10 questions for Greg Clark

By Razib Khan | August 28, 2007 6:02 pm

Over at my other blog Herrick posts a response to 10 questions for Gregory Clark. Clark is an economic historian whose most recent book Farwell to Alms is making a splash. I read the book recently, but because I’m not well versed in economics I’ve held off saying much. I will add that Clark’s point that the typical humans of 1800 were poorer and less well off than those of 10,000 BCE is an important insight, and it is born out by decades of analysis of remains which show that farmers are on average underfed and nutrient deprived vis-a-vis hunter-gatherers.

CATEGORIZED UNDER: History
  • Don

    What a fascinating treatise. One wonders what Clark makes of the current U.S. situation where American college graduates with every socio-economic edge are displaced by Ukrainian and other third-world graduates, and many can’t even find their closest public library on a map.
    You can (and many do) blame generations of public school conditioning; is that the whole answer?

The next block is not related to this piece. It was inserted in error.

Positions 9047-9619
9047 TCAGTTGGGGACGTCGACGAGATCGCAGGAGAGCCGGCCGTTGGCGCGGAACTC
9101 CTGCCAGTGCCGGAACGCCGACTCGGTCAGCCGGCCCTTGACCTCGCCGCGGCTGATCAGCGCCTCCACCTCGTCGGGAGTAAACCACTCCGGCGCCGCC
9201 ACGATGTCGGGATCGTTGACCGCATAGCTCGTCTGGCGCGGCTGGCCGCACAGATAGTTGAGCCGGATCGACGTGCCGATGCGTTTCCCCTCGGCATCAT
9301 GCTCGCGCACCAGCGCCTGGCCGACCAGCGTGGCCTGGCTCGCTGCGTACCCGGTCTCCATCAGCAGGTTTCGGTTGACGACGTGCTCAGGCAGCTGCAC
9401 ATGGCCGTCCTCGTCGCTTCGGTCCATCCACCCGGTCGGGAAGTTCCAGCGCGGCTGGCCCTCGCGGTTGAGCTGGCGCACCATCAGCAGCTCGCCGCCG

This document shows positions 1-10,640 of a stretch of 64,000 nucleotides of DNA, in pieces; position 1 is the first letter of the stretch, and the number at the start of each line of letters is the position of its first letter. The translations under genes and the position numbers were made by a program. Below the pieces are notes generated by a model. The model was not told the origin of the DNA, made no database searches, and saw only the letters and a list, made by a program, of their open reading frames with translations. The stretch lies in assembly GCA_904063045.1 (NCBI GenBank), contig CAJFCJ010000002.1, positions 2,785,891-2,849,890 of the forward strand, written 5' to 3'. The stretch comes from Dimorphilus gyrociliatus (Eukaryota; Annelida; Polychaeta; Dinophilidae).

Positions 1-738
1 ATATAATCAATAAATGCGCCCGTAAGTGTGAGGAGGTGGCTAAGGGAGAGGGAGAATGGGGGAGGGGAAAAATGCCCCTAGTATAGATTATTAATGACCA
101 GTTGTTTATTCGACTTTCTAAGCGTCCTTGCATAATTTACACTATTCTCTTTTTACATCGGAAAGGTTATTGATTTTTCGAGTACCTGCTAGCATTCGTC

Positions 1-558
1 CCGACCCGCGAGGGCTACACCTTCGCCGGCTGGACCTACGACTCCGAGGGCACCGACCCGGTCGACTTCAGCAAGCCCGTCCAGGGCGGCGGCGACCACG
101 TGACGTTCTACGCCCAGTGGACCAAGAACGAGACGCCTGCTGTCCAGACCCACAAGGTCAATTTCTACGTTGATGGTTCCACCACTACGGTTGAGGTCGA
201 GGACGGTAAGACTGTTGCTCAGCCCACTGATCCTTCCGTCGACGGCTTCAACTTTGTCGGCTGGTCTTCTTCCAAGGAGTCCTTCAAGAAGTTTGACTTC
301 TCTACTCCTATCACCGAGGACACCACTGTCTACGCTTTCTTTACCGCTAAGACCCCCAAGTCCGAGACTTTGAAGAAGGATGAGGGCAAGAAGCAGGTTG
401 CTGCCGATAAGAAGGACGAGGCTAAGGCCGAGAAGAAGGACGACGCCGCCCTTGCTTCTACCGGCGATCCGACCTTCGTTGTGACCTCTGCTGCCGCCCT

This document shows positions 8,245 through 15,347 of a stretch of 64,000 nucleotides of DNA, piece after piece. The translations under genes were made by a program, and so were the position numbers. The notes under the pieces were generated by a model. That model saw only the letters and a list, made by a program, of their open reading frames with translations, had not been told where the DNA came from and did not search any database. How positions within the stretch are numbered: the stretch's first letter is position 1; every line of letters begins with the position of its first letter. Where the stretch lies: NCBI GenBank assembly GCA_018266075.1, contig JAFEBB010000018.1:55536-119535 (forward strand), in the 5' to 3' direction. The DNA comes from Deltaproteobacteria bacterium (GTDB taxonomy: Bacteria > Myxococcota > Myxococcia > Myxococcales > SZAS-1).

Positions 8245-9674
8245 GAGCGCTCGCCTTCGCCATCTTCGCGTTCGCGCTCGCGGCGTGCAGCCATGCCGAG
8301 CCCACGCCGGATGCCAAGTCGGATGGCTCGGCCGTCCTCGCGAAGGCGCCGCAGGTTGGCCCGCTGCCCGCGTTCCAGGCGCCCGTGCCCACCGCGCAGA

• http://scienceblogs.com/gnxp razib

    One wonders what Clark makes of the current U.S. situation where American college graduates with every socio-economic edge are displaced by Ukrainian and other third-world graduates, and many can’t even find their closest public library on a map.
    college is the new high school. sort of.

  • Don

    That’s exactly my point. Is it the schools, is it parents, is it social expectations, is it TV and video games, is it the mass of immigrants dragging down school populations? Ask, and you’ll get many answers.
    John Taylor Gatto says, like Clark, that school writing by teenagers in 1910 was more erudite than that of today. Certainly, I’ve seen samples of that, but he doesn’t fully subtract the effects of the offset produced by the reality that in those days it was a very select population whose kids were in school at 14.

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This blog is about evolution, genetics, genomics and their interstices. Please beware that comments are aggressively moderated. Uncivil or churlish comments will likely get you banned immediately, so make any contribution count!

About Razib Khan

I have degrees in biology and biochemistry, a passion for genetics, history, and philosophy, and shrimp is my favorite food. In relation to nationality I'm a American Northwesterner, in politics I'm a reactionary, and as for religion I have none (I'm an atheist). If you want to know more, see the links at http://www.razib.com

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